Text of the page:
Does good bedside manner mean a better doctor?

If you believe patient rating sites, the answer is yes.

Pauline Chen takes a look at one site, and found that “reviewers gave less-than-passing, and even failing, grades to those physicians who seemed rushed, brusque or distracted; and they uniformly gave ‘A’s’ and ‘B’s’ to doctors who were warm, concerned and focused.”

I’m going to assume that’s a finding common to the majority of physician rating sites.

It’s also a reason why mid-levels generally have satisfaction scores that meet, or exceed, those of physicians. Under no financial pressure to see 30+ patients a day, they are able to spend the necessary time with patients seeing only fifteen or so. Doctors however, don’t have that luxury. If physicians were able to practice seeing half the patients they currently do, I suspect their scores will rise accordingly.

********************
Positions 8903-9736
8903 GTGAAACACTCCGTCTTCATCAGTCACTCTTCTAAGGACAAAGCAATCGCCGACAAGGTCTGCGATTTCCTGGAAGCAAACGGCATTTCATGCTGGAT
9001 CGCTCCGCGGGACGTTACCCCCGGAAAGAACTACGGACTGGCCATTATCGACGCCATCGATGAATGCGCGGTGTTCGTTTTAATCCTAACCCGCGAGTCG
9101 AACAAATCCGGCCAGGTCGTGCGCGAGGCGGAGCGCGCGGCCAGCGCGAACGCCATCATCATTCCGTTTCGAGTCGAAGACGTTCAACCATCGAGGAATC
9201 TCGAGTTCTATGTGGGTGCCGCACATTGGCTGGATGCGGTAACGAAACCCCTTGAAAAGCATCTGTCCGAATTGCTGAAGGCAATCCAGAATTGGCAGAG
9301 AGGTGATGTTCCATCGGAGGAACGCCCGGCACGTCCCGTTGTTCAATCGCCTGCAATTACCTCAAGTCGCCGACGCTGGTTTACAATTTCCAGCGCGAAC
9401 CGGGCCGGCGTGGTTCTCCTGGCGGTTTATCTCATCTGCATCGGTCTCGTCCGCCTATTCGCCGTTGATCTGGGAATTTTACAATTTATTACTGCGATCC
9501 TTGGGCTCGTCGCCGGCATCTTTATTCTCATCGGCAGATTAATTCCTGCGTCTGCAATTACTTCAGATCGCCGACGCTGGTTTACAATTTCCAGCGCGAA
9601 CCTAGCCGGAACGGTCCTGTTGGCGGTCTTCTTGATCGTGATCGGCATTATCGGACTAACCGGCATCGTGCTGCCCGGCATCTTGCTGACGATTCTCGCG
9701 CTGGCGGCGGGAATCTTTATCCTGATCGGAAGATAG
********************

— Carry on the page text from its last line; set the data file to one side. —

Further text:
But I digress. The point remains, good bedside manner does not necessarily equate to better patient outcomes. The surgeon who is a jerk may have the best technical skill in the operating room. That’s the doctor I want for surgery.

It’s a shame that most rating sites fail to acknowledge that.